There are countless reasons an officer can legally initiate a traffic stop – from a broken tail light to speeding to swerving – but that doesn’t mean police have a blank check to initiate stops. Probable cause is an objective (as opposed to subjective) standard, and your DUI/ OWI defense lawyer may consider filing a motion to suppress if evidence of probable cause is weak.

When police receive 911 calls about a suspected drunk driver, your defense lawyer will carefully examine the content of the audio and transcripts because absent the officer’s corroboration of those allegations (which can be anonymous), there may well have been a lack of probable cause.

City of East Grand Rapids v. Vanderhart

That does not mean all challenges will prevail. In many cases it all comes down to “reasonableness.”

For instance, in the case of City of East Grand Rapids v. Vanderhart, defendant challenged a DUI based on a traffic stop initiated due to a dim taillight. The majority opinion in State of Michigan Court of Appeals held such a stop could be lawful, at least as it pertained to the totality of circumstances in that particular case. Officer passed defendant’s vehicle traveling in the opposite direction and saw one taillight was completely out.

After catching up to defendant, officer noted his initial perception was not correct – the taillight wasn’t out, it was only significantly dimmer than the other. Based on this, officer stopped defendant, who was deemed by officer to be impaired. His BAC was measured at 0.14. Defense attorneys sought to suppress all evidence gleaned from the stop, arguing the officer lacked reasonable suspicion because his taillights were visible from 500 feet, and thus he had not violated Michigan Vehicle Code.

The judge set the motion aside, the jurors found defendant guilty, but then trial court judge granted defense motion to set aside the verdict.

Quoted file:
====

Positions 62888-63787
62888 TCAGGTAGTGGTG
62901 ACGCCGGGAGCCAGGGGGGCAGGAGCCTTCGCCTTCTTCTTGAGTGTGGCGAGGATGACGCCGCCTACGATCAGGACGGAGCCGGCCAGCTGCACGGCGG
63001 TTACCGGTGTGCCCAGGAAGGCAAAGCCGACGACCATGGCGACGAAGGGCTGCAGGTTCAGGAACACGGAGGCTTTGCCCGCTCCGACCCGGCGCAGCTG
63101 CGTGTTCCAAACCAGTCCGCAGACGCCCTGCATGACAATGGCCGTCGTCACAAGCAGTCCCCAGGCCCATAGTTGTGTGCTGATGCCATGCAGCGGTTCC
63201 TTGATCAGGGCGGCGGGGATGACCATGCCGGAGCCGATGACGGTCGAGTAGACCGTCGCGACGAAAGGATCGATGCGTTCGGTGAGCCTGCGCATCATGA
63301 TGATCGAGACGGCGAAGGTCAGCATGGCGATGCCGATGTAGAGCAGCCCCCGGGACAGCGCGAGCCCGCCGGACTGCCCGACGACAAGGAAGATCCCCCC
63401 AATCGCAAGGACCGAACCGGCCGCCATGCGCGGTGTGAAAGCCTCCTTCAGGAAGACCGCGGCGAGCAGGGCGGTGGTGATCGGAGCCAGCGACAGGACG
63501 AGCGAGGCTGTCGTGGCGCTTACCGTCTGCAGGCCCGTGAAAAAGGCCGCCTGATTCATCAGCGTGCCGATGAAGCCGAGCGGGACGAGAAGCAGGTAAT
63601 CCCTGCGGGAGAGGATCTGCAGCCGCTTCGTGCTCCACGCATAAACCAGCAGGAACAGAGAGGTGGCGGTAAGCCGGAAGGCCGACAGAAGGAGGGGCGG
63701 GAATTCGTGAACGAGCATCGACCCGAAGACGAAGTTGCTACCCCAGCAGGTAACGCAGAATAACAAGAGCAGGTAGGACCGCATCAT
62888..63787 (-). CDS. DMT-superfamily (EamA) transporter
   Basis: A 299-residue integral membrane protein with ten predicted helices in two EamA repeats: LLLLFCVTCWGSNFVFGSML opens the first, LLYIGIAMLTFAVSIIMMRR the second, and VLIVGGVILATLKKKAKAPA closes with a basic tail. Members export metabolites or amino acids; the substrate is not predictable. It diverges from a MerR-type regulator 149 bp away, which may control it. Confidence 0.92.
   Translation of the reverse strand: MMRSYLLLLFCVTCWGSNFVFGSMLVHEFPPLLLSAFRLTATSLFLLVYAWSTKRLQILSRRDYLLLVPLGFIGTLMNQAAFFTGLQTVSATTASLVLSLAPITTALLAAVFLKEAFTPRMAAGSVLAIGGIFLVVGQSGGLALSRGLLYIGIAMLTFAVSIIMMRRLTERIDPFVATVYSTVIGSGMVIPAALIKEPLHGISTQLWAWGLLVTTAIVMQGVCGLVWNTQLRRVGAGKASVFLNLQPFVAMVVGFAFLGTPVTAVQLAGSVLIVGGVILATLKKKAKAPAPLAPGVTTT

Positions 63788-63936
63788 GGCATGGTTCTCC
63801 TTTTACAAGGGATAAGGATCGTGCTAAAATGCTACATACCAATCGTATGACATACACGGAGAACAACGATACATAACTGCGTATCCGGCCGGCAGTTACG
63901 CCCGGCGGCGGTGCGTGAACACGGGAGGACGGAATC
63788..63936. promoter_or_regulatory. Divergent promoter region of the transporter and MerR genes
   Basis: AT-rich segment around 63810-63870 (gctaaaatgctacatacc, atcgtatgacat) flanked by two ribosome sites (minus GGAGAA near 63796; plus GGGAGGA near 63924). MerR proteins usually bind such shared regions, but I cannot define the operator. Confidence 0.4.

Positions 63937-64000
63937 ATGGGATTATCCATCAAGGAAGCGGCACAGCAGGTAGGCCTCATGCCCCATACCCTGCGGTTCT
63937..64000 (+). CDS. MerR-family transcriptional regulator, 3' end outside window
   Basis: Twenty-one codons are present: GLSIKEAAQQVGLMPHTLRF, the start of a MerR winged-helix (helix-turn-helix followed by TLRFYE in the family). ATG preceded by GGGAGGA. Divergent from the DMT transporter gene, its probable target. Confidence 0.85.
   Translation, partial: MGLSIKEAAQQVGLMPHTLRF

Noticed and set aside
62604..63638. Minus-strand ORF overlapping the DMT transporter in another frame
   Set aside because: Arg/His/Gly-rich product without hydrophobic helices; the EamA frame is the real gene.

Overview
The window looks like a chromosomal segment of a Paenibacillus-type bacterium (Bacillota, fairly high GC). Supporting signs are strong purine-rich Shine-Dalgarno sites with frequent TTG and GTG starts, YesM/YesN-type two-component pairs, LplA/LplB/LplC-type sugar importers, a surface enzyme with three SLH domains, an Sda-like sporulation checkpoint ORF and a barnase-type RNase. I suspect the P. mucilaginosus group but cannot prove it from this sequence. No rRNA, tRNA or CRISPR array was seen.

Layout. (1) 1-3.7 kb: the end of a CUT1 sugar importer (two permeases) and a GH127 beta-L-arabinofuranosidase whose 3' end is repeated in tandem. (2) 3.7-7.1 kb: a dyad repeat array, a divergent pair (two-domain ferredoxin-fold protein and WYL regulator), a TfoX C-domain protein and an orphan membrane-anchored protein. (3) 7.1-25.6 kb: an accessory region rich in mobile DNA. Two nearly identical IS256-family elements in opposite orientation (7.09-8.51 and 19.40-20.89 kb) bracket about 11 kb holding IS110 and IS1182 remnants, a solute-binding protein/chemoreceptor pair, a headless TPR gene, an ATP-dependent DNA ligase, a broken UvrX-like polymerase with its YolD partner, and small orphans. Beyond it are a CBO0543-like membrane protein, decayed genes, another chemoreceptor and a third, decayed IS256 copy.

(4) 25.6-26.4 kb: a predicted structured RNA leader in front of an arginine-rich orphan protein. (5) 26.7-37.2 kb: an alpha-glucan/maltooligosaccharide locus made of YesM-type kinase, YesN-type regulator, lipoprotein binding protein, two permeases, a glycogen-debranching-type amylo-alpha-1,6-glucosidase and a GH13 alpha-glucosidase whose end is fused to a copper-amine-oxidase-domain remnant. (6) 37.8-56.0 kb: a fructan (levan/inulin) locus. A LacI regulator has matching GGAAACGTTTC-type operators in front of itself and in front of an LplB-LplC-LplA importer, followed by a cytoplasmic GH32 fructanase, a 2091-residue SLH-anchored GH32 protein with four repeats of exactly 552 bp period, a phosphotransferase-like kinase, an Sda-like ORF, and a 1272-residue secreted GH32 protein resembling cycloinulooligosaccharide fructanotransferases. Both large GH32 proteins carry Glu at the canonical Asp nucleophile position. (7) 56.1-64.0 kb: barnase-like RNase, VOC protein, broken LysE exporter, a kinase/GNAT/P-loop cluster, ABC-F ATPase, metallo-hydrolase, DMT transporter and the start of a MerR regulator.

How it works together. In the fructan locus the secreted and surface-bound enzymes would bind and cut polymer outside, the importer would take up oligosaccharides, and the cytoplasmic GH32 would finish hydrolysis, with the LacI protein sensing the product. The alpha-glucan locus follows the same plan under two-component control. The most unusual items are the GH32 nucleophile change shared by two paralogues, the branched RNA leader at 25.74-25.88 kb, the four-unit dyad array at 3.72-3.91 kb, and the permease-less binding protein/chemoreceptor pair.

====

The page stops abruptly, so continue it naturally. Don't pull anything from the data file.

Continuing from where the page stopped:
On appeal, the circuit court vacated the trial court’s ruling and reinstated the verdict, finding the officer’s belief he could stop defendant to inspect the vehicle on the basis of a dim headlight was reasonable per the U.S. Supreme Court’s 2014 decision in Heien v. North Carolina. Defendant appealed to the Michigan Court of Appeals, which affirmed the jury’s conviction, finding that even if the officer was incorrect that a dim taillight was legally insufficient, his belief was a reasonable mistake of law.

However, dissenting opinion held that the majority opinion set a precedent for its own standard of “unsafe” illumination of a light – something that more rightly would be set by legislators, had they so chosen. That leaves some room to challenge future cases brought on the same basis, particularly considering the matter hasn’t been settled by the state supreme court.

Free Consultation for DUI in Grand Rapids

If you are arrested for DUI/OWI, you are likely unsure of your rights and legal options. As the Best DUI attorneys in Grand Rapids, we offer free consultations for prospective clients to give them a sense of potential defenses and challenges in their case.

For a free consultation contact us online.